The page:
The NHS five year forward view, published in October 2014 by NHS England, set out a positive vision for the future based around seven new models of care. Here we highlight our research, analysis, events and other content relevant to the main themes in the report.
The seven models of care
Under this new care model outlined in the NHS five year forward view, GPs practices come together in networks or federations and collaborate with other health and social care professionals to provide more integrated services outside of hospitals. This might include GPs working with some specialists currently working in acute hospitals, as well as nurses, community health services and social workers.
Over time, GPs and their partners might take on responsibility for the health budget for their whole population.
Under this new care model outlined in the NHS five year forward view, a single entity or group of providers take responsibility for delivering the range of primary, community, mental health and hospital services for their local population, to improve co-ordination of services and move care out of hospital where appropriate.
Under some circumstances, PACS could become accountable for the whole health needs of a registered list of patients.
Under this new care model outlined in the NHS five year forward view, the urgent and emergency care system will be simplified to provide better integration between A&E departments and other services that provide and support urgent treatments. Changes include the development of hospital networks with access to specialist centres, new partnership options for smaller hospitals and greater use of pharmacists and out-of-hours GP services.
There will be further freedoms for nurses, midwives and ambulance teams, and strengthened clinical triage and advice services to help patients navigate the whole system more successfully.
The NHS five year forward view outlined acute care collaborations as one of seven models of care. ACCs were announced as a new type of vanguard by NHS England and other national bodies in September 2015.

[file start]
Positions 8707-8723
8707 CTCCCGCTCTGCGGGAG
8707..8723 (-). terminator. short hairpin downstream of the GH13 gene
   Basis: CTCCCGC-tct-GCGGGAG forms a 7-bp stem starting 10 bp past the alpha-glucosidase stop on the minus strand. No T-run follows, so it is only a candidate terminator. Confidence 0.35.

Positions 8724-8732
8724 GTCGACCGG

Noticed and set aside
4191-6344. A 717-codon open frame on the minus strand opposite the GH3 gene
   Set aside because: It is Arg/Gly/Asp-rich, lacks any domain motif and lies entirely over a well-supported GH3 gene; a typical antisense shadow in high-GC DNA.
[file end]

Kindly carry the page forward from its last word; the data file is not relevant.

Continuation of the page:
ACCs aim to link together hospital services to improve care quality and financial sustainability. A variety of types of ACCs are emerging in different parts of the country—including multiple hospitals working together as groups or chains and clinical networks between hospitals for different service areas. Franchise models are also being developed for some specialties.
The NHS five year forward view outlines that, where there is strong evidence for concentrating care in specialist centres (as in stroke or some cancer services), the NHS in England will seek to drive consolidation through a programme of three-year rolling reviews. The establishment of specialist centres for rare diseases will also be considered to improve the coordination of care for patients.
As part of this new care model, specialised providers will be encouraged to develop networks of services over a wider area, integrating different organisations and services around patient need.
The NHS five year forward view proposes a new care model for modern maternity services, stating that a review of future models for maternity units will recommend how best to sustain and develop maternity units across the NHS in England.
NHS leaders have also pledged to make it easier for groups of midwives to set up their own NHS-funded midwifery services, and to ensure that tariff-based funding supports patient choices.
Under this new care model set out in the NHS five year forward view, NHS services work in partnership with care home providers and local authority services to develop new models of care and support for older people.
This might include better care planning and assessment, closer co-ordination between different parts of the health and care system, and putting in place new services which address the wider aspects of older people’s health and wellbeing.